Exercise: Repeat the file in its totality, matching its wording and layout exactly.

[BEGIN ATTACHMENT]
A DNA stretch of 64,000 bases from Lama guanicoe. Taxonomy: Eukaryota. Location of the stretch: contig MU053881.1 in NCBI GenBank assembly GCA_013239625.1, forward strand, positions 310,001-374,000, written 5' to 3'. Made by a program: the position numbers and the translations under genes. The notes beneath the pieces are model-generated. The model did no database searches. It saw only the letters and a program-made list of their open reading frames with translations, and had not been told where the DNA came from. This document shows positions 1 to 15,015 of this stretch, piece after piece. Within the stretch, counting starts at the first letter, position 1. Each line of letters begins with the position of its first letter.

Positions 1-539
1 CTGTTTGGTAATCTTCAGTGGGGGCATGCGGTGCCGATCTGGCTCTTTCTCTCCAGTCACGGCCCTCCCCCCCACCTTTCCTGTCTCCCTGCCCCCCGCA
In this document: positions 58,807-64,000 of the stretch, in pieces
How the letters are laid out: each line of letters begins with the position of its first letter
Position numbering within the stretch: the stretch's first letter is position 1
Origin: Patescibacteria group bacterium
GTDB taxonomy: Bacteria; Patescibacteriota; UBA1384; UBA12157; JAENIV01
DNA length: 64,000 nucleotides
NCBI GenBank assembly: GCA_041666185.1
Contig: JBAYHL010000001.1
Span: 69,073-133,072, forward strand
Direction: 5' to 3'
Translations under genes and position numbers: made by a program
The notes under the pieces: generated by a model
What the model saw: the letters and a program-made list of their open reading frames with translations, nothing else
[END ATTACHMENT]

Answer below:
A DNA stretch of 64,000 bases from Lama guanicoe. Taxonomy: Eukaryota. Location of the stretch: contig MU053881.1 in NCBI GenBank assembly GCA_013239625.1, forward strand, positions 310,001-374,000, written 5' to 3'. Made by a program: the position numbers and the translations under genes. The notes beneath the pieces are model-generated. The model did no database searches. It saw only the letters and a program-made list of their open reading frames with translations, and had not been told where the DNA came from. This document shows positions 1 to 15,015 of this stretch, piece after piece. Within the stretch, counting starts at the first letter, position 1. Each line of letters begins with the position of its first letter.

Positions 1-539
1 CTGTTTGGTAATCTTCAGTGGGGGCATGCGGTGCCGATCTGGCTCTTTCTCTCCAGTCACGGCCCTCCCCCCCACCTTTCCTGTCTCCCTGCCCCCCGCA
In this document: positions 58,807-64,000 of the stretch, in pieces
How the letters are laid out: each line of letters begins with the position of its first letter
Position numbering within the stretch: the stretch's first letter is position 1
Origin: Patescibacteria group bacterium
GTDB taxonomy: Bacteria; Patescibacteriota; UBA1384; UBA12157; JAENIV01
DNA length: 64,000 nucleotides
NCBI GenBank assembly: GCA_041666185.1
Contig: JBAYHL010000001.1
Span: 69,073-133,072, forward strand
Direction: 5' to 3'
Translations under genes and position numbers: made by a program
The notes under the pieces: generated by a model
What the model saw: the letters and a program-made list of their open reading frames with translations, nothing else